The U.S. flirtation with Cuba was incredibly short-lived, with the Trump Administration unleashing new measures against the country this week for its support of Venezuela’s Maduro regime.
On Wednesday, U.S. National Security Advisor John Bolton announced a series of new sanctions and penalties targeting, along with Venezuela and Nicaragua, referring to them as the “troika of tyranny” in a wonderfully alliterative campaign coup.
Bolton also noted that the new measures would “end the glamorization of socialism and communism”.
For Cuba, the measures will hit hard at its tourism sector. When Obama relaxed restrictions on Cuba, the country saw a sudden influx in tourism, which has already been on the wane since the Trump administration started undoing that earlier easing of restrictions.
While further details of the new restrictions will come out shortly, Bolton noted that there will be a new cap on remittances of $1,000 per per, per quarter, and that U.S. citizens will be restricted from visiting Cuba with the exception of family-visits. U.S. remittances to Cuba hit $3 billion in 2016, and the country depends quite heavily on these.
Another restriction is related to Cuban companies and banking transactions. Under Obama, Cuban companies were allowed to perform transactions through third countries, which passed through the U.S. banking system indirectly, according to the Miami Herald, citing the U.S. Treasury Department. Bolton said this set-up made it possible for the Cuban government to evade sanctions. Five Cuban companies have also been added to the restricted-entities list including a group of tourism companies that happen to be controlled by the Cuban armed forces.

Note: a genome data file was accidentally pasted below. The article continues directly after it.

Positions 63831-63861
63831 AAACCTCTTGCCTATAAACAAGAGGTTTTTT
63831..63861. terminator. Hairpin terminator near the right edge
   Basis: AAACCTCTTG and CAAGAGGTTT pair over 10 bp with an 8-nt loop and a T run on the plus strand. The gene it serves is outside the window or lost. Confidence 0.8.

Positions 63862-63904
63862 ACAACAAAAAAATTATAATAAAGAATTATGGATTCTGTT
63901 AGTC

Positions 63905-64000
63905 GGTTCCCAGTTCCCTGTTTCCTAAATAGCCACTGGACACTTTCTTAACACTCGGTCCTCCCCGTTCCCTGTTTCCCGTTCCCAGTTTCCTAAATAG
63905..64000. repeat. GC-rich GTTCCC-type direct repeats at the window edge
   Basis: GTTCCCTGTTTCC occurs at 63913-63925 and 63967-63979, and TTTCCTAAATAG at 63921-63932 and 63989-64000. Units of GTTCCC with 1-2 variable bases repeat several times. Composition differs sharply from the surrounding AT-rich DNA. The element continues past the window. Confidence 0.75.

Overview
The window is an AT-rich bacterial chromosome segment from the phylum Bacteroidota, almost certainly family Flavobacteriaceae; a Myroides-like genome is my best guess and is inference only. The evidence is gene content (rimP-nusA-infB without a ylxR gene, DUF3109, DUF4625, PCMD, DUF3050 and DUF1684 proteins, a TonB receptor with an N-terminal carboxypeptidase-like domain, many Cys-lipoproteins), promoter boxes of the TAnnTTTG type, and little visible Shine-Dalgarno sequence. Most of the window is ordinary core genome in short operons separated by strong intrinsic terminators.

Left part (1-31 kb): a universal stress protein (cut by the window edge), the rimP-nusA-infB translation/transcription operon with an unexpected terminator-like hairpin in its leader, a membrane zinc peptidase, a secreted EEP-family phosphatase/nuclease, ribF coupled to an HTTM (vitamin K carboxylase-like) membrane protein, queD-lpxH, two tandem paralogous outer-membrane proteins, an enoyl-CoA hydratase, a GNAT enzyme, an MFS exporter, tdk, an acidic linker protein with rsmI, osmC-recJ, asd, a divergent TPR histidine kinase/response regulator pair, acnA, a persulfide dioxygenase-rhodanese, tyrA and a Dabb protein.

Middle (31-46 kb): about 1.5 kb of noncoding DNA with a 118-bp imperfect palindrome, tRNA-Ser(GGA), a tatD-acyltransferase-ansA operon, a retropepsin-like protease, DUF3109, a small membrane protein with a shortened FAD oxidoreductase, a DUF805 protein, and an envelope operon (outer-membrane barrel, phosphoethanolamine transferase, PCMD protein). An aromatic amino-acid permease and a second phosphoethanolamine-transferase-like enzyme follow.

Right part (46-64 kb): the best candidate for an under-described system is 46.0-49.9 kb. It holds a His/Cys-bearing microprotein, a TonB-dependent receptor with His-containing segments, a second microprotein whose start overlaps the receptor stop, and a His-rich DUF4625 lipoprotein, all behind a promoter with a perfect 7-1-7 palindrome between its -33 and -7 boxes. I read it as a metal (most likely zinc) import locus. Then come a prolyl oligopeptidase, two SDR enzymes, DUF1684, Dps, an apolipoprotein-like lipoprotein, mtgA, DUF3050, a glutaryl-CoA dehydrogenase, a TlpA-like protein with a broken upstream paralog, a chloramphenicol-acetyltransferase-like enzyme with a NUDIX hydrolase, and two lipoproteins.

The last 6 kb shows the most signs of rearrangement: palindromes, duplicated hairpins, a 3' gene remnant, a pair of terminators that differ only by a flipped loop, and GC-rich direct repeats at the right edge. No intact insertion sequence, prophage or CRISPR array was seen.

For Venezuela, new sanctions target the country’s central bank and its director, and for Nicaragua, sanctions have been slapped on what Washington calls Nicaraguan President Daniel Ortega’s “slush fund”.
Hype and alliteration aside, though, the crux of the issue is that Washington is pushing for the international community to recognize opposition, self-declared ‘president-in-charge’ Juan Juan Guaidó as the country’s legitimate interim president.
Cuba and Nicaragua aren’t playing ball here, and Washington has promised additional sanctions, with Bolton saying “this is just the beginning”.
“As long as the people of Cuba, Venezuela and Nicaragua stand for freedom, the United States will stand with them,” the national security advisor stated.
The move has caused uproar in Europe, with the European Union particularly criticizing Washington’s reversal of a 20-year-old policy that prevented U.S. citizens from filing lawsuits against foreign companies doing business in Cuba and “trafficking” in property confiscated after the Cuban revolution.
Europe is threatening to sue the U.S. at the World Trade Organization over this and other sanctions measures, which the bloc fears could harm European companies operating in Cuba.
Essentially, what Washington has done is forced companies to either trade with the U.S. or Cuba, and not both.
“If a U.S. hotel chain with a certified claim sued an EU hotel chain in a U.S. court under Title III for alleged trafficking in U.S. property, the EU hotel chain would be able to counterclaim for damages from the EU-based assets of the same U.S. hotel chain in an EU court,” EU officials wrote the secretary of state.
There is no indication that Washington plans to backtrack on any of this, either. As Bolton said: “In no uncertain terms, the Obama administration’s policies toward Cuba have enabled the Cuban colonization of Venezuela today.” He added that it’s time to reverse “the disastrous Obama-era policies, and finally end the glamorization of socialism and communism,” he added.
By Charles Benavidez for conil.me